lifting a horse with your 1 finger

Lifting a horse with your 1 finger doesn’t make sense. Yes, it doesn’t make sense without using tools. But what tool serves to lift a horse with only one finger. Archimedes said “If I have a place to stand and a lever long enough, I can lift the earth”. – Science is a system of knowledge about the nature of the things in the universe (Earth and all natural objects in space regarded as a whole). Astronomy is the study of celestial bodies (natural things in the sky, such as stars, suns, moons, and planets). Biology is the study of organisms (living things, such as plants and animals). Chemistry is the study of the materials that substances are made of and how they change and combine. Earth science is the study of the Earth. Physics is the study of energy and matter and how they interact. Energy is the ability to cause motion, and matter is anything that can be moved. Matter takes up space and has mass (an amount of material).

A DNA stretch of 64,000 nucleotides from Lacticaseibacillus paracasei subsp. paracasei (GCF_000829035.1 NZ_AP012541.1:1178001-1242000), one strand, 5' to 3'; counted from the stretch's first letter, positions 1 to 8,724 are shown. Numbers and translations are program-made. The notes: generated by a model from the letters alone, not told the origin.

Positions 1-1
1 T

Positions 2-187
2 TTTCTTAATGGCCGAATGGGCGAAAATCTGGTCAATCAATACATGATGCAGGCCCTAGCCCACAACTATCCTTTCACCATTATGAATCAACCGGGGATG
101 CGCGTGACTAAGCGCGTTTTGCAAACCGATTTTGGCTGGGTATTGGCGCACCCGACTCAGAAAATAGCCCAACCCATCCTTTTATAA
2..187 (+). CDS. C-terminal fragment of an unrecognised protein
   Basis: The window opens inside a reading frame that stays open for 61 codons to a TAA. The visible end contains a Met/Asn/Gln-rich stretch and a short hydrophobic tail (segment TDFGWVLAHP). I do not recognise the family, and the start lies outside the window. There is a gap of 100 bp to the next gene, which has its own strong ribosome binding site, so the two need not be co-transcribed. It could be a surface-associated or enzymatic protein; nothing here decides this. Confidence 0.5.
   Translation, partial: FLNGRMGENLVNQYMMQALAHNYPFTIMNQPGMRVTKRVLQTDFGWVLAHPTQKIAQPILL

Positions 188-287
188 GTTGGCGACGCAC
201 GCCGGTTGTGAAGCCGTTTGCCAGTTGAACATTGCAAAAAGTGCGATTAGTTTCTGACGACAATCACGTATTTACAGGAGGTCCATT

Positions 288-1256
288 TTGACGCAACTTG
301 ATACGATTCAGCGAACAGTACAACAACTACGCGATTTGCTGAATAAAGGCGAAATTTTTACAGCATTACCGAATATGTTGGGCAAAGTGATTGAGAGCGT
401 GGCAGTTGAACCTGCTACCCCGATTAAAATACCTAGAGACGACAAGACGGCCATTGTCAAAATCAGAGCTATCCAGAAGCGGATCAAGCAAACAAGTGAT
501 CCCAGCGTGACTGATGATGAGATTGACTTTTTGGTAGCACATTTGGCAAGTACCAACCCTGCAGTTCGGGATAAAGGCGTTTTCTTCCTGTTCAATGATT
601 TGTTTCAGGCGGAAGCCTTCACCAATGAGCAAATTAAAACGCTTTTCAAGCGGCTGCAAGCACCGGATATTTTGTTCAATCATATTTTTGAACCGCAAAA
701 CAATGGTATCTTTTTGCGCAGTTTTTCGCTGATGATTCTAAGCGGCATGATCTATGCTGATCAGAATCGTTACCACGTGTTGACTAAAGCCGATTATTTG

People began thinking about and doing science thousands of years ago, before they even developed a system of writing. So there is no written record of the first investigations. But some of the earliest drawings indicate observations of the natural world, such as the rising and setting of the Sun, phases of the Moon, and fire. (See chapter 7 for more on phases.) Like many of today’s scientific discoveries, the “discovery” of fire was serendipitous, which means it was accidental. The first observed fire was most likely created by lightning. One can only guess at the observations made at the time, but getting burned was probably one of them. Fire was one of humans’ most important early discoveries. It changed the way people lived and the way societies developed. With fire, not only could people stay warm, but they could also cook and keep their food longer.